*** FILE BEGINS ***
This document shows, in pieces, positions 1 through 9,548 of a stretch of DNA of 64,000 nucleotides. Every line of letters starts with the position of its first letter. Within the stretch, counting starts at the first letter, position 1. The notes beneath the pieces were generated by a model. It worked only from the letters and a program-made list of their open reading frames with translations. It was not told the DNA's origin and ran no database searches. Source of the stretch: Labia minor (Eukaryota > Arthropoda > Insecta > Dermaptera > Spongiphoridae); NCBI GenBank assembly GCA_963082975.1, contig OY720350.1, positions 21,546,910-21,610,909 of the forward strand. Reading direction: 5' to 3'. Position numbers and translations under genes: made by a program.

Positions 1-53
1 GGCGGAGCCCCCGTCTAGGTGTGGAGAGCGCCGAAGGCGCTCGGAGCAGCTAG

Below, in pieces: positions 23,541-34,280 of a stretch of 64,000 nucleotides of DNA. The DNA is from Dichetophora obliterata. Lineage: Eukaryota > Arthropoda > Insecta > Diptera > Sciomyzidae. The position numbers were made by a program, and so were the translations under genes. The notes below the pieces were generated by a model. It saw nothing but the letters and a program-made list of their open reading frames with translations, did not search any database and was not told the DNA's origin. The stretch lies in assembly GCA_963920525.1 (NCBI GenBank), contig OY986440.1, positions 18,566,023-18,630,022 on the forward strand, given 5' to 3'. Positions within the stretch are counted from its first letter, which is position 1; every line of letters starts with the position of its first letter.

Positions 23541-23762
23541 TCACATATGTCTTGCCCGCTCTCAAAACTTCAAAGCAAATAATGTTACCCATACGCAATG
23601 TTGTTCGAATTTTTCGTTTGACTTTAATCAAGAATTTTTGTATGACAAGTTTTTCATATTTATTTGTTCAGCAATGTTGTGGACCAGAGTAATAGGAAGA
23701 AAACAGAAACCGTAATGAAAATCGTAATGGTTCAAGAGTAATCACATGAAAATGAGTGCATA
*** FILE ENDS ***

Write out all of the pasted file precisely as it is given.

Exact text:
This document shows, in pieces, positions 1 through 9,548 of a stretch of DNA of 64,000 nucleotides. Every line of letters starts with the position of its first letter. Within the stretch, counting starts at the first letter, position 1. The notes beneath the pieces were generated by a model. It worked only from the letters and a program-made list of their open reading frames with translations. It was not told the DNA's origin and ran no database searches. Source of the stretch: Labia minor (Eukaryota > Arthropoda > Insecta > Dermaptera > Spongiphoridae); NCBI GenBank assembly GCA_963082975.1, contig OY720350.1, positions 21,546,910-21,610,909 of the forward strand. Reading direction: 5' to 3'. Position numbers and translations under genes: made by a program.

Positions 1-53
1 GGCGGAGCCCCCGTCTAGGTGTGGAGAGCGCCGAAGGCGCTCGGAGCAGCTAG

Below, in pieces: positions 23,541-34,280 of a stretch of 64,000 nucleotides of DNA. The DNA is from Dichetophora obliterata. Lineage: Eukaryota > Arthropoda > Insecta > Diptera > Sciomyzidae. The position numbers were made by a program, and so were the translations under genes. The notes below the pieces were generated by a model. It saw nothing but the letters and a program-made list of their open reading frames with translations, did not search any database and was not told the DNA's origin. The stretch lies in assembly GCA_963920525.1 (NCBI GenBank), contig OY986440.1, positions 18,566,023-18,630,022 on the forward strand, given 5' to 3'. Positions within the stretch are counted from its first letter, which is position 1; every line of letters starts with the position of its first letter.

Positions 23541-23762
23541 TCACATATGTCTTGCCCGCTCTCAAAACTTCAAAGCAAATAATGTTACCCATACGCAATG
23601 TTGTTCGAATTTTTCGTTTGACTTTAATCAAGAATTTTTGTATGACAAGTTTTTCATATTTATTTGTTCAGCAATGTTGTGGACCAGAGTAATAGGAAGA
23701 AAACAGAAACCGTAATGAAAATCGTAATGGTTCAAGAGTAATCACATGAAAATGAGTGCATA